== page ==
When you hear me say that my favorite thing is food, you probably picture someone watching “When Harry Met Sally” for the umpteenth time, crying, and eating a gallon of ice cream straight out of the carton, hoping to use food as a substitute for love. This is not the case. I admit that eating is probably my number one hobby. I slept with granola bars under my pillow for years. I made it a personal goal to drink my way through the entire Starbucks holiday menu. But besides just tasting good, different foods can be linked back to positive memories and time spent with my family.
The first seafood I ever enjoyed was clam chowder. My family and my aunt, uncle and cousins would spend a week in an old house on Cape Cod every summer. Part of the appeal was getting to go to the beach, a foreign concept when you’re from West Texas. The other part of the appeal was the food. Fishing, crabbing, and clamming ensued. At the end of the day, we would watch my uncle stand over a large black pot and mix together the chowder. As we sat out on the deck cradling steaming bowls, I decided that this soup-type thing was superior to the highly esteemed fruit roll-up. Now, whenever I taste clam chowder, I immediately think of being eight and watching my dad clean fish, getting yelled at for attempting to slide down the banister, and my mom reading the first chapter of the last Harry Potter book.
Christmas cookies have a similar effect on me. Every year, around the time when Thanksgiving leftovers in the fridge began to dwindle, my mom would pull out an accordion folder filled with recipes and get to work. She would mix dough for spritz cookies, buckeye cookies, and anisette cookies. She made cookies with dates, with coconut, and with oranges. My sisters and I were only allowed to help with the batches that my mom did not plan on giving away to neighbors and teachers. This was fair. The cookies she made were as immaculate as renaissance paintings. The cookies we made resembled the melting clocks painted by Salvador Dali. Last year, my mom mailed me a package filled with the result of all of her hard work and I was reminded of Christmas at home. Based on their appearance, my sister had not been allowed to help.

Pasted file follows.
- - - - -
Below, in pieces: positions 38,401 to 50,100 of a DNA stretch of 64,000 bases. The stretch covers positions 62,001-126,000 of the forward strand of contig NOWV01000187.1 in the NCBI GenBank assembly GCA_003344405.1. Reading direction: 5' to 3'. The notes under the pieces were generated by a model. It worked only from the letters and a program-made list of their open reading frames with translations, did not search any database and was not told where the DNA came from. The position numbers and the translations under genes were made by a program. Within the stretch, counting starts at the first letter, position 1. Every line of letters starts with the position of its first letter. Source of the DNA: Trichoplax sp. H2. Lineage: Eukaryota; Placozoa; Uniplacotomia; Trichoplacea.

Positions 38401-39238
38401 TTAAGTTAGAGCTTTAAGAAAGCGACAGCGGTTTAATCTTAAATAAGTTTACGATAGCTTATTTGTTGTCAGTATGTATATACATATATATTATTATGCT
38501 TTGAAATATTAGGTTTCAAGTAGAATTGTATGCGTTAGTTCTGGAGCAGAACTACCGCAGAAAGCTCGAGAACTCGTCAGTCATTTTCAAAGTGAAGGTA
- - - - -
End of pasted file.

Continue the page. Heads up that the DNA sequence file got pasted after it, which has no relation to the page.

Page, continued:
When I developed an appreciation for coffee, my mom, an unashamed coffee addict, was ecstatic. I used to dislike the bitter taste but eventually came to like it after my mom would make me weak lattes in high school when I had a late night of homework. She would carefully count spoonfuls of coffee as she moved them from her favorite Mickey Mouse coffee jar to the coffeemaker. Now, if I am around while she is preparing the coffeemaker for the next day she cheerfully says, “Since you’re the only one out of your sisters that likes coffee, you get the Mickey Mouse jar once I’m dead!”
I love food. Not just because I love eating it, but also because it makes me think of my family. Food brings me back to everything that went along with the things we ate and prepared together. Alan D. Wolfelt said that “food is symbolic of love when words are inadequate.” Truer words have never been spoken.